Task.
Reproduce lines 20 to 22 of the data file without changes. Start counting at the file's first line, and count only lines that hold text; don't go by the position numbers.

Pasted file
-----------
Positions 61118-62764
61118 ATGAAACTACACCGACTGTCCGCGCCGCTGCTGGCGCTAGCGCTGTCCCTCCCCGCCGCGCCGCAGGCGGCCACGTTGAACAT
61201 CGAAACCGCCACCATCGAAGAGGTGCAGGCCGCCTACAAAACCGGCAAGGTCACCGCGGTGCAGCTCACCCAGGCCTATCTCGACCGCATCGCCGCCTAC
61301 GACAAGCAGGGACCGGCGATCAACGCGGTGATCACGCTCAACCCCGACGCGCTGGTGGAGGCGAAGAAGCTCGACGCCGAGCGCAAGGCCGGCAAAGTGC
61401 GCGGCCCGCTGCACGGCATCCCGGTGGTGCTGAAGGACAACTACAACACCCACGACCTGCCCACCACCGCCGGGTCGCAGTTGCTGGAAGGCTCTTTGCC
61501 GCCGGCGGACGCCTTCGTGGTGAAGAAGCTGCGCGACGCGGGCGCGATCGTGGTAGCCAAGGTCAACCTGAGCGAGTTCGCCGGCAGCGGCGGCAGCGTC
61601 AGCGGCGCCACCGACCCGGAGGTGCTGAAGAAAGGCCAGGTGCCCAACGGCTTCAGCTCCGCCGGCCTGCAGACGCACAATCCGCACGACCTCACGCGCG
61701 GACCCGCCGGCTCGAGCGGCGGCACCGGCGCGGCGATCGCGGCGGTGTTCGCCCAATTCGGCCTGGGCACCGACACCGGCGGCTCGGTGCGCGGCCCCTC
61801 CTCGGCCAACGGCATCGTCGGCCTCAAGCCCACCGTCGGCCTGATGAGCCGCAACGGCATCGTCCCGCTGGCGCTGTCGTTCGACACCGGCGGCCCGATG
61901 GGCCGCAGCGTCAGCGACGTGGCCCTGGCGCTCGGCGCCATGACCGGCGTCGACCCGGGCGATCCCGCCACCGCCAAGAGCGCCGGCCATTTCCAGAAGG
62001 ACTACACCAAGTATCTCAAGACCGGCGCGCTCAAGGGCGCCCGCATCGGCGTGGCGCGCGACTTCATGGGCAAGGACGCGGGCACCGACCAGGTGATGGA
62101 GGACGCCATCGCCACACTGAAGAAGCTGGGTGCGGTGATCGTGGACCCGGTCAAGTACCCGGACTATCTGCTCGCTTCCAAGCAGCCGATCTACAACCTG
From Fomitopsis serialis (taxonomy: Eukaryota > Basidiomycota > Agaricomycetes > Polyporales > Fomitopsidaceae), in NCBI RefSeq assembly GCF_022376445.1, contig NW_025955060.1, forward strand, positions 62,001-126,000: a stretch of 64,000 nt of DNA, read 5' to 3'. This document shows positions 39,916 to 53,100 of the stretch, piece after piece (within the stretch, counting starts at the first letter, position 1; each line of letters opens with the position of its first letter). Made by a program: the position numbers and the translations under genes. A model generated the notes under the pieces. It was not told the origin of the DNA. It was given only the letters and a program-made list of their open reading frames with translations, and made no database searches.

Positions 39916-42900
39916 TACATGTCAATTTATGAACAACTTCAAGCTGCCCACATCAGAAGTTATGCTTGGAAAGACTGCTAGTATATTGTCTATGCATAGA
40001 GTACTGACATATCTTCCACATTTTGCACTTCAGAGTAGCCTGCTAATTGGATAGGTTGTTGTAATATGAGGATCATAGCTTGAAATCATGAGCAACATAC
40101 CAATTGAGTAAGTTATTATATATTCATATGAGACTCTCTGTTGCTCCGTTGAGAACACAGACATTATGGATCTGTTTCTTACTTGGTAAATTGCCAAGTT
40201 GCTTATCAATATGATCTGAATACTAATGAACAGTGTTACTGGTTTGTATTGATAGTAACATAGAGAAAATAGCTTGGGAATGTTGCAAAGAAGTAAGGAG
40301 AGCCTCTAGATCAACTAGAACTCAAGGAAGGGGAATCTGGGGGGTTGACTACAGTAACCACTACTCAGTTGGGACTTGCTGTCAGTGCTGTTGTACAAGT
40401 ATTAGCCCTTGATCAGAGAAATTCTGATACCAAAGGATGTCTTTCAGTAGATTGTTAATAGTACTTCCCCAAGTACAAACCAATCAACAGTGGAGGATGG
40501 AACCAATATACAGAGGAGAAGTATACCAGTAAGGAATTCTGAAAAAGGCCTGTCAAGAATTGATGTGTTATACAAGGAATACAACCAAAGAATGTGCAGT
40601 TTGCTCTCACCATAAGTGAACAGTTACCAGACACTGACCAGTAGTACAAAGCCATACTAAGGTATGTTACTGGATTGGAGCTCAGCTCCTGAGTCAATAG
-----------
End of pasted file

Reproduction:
40401 ATTAGCCCTTGATCAGAGAAATTCTGATACCAAAGGATGTCTTTCAGTAGATTGTTAATAGTACTTCCCCAAGTACAAACCAATCAACAGTGGAGGATGG
40501 AACCAATATACAGAGGAGAAGTATACCAGTAAGGAATTCTGAAAAAGGCCTGTCAAGAATTGATGTGTTATACAAGGAATACAACCAAAGAATGTGCAGT
40601 TTGCTCTCACCATAAGTGAACAGTTACCAGACACTGACCAGTAGTACAAAGCCATACTAAGGTATGTTACTGGATTGGAGCTCAGCTCCTGAGTCAATAG